This depends entirely on your audience, your own personal tastes, and the convention you’re going to. If you are selling at a convention that doesn’t allow fan art, then obviously you shouldn’t bring any. If the convention has a specific focus, like Yaoi-Con, then the convention attendees are going to be looking for specific themes and subjects.
That part’s fairly obvious – if you bring a portfolio of nothing but girls in bikinis to Yaoi-Con, you shouldn’t be surprised when your sales are slow – but when it comes to a convention with a wide variety of attendees, it’s a bit more complicated, and this is where your research will come in handy. You’ll learn what sorts of subjects that you do sell. And this is dependent on personal style, too: my pictures of women don’t sell very well, but other artists’ pictures do. I can’t point at what in my style appeals to those looking to buy pictures of men and doesn’t appeal to those looking to buy pictures of women, but it’s somewhere in there.
Check the policies of the convention you are attending before committing to something. Some conventions do not allow fan art. Others do not allow prints, just originals. Others may allow limited quantities of fan art prints. Still others may prefer that you stick with art and not sell craft-type items. Follow the rules so you don’t get kicked out.
Keep in mind what your strengths as an artist are. If you excel at drawing shiny pieces of mecha and suck at drawing pictures of humans, you’ll probably sell more pictures with mecha in them. If you’re better at graphic design and bad at anatomy, focus on that. If you’re good at drawing simple cartoon shapes, maybe you shouldn’t waste too much time trying to draw elaborate Gothic Lolita styles no matter how much you like them.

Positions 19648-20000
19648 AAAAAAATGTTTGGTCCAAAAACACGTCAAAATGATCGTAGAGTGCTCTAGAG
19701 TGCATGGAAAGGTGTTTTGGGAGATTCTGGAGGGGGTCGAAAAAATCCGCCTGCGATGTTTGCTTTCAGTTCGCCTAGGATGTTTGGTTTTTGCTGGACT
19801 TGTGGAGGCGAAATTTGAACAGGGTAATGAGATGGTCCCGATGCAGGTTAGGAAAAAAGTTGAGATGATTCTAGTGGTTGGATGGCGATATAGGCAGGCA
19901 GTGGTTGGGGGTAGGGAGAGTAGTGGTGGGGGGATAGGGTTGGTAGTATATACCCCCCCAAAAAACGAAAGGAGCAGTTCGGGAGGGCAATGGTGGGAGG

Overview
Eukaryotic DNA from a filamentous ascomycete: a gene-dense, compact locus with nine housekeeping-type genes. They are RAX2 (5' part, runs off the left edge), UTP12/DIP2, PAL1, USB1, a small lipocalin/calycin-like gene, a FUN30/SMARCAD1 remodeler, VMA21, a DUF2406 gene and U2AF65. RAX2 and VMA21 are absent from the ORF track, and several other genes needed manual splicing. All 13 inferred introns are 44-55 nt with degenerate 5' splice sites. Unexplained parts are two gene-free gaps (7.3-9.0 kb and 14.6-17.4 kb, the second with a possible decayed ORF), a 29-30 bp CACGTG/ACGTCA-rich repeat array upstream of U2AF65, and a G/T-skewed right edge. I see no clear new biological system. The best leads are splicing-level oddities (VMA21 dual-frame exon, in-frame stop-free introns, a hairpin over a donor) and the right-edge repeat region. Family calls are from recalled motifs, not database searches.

Don’t let someone convince you to draw X because they say it’ll sell better – no point in putting weaker work on the table.
That being said, I’m going to overgeneralize again and say there’s two types of art buyers: the crowd that doesn’t care that much about art skills and technical ability, and the crowd that does. Both groups are looking for art that speaks to them emotionally, that depicts characters and pairings they love, with colors and shapes that attract them.
Those who don’t care much about art skills and technical ability tend to be younger, often care less about the artist’s skills, usually spend less money on each piece, tend to equate lots of detail in a piece with good art, and may prefer fan art over original art.
Those who do care about skills and technical ability are more discerning, look more critically at an artist’s skills, have more of an appreciation for graphic design and negative space, and may choose either fan or original artwork. However, they also tend to budget more for each piece of art, and may turn into collectors of your work, seeking you out each year to see what new things you have.
You can try to appeal to both groups, or you can pick one and specialize – the first group spends less, but there’s more of them, so it tends to work out evenly in the long run. So don’t let worries about mistakes in your art stop you: there will be people who care more about the subject of the work than the skills involved in making it.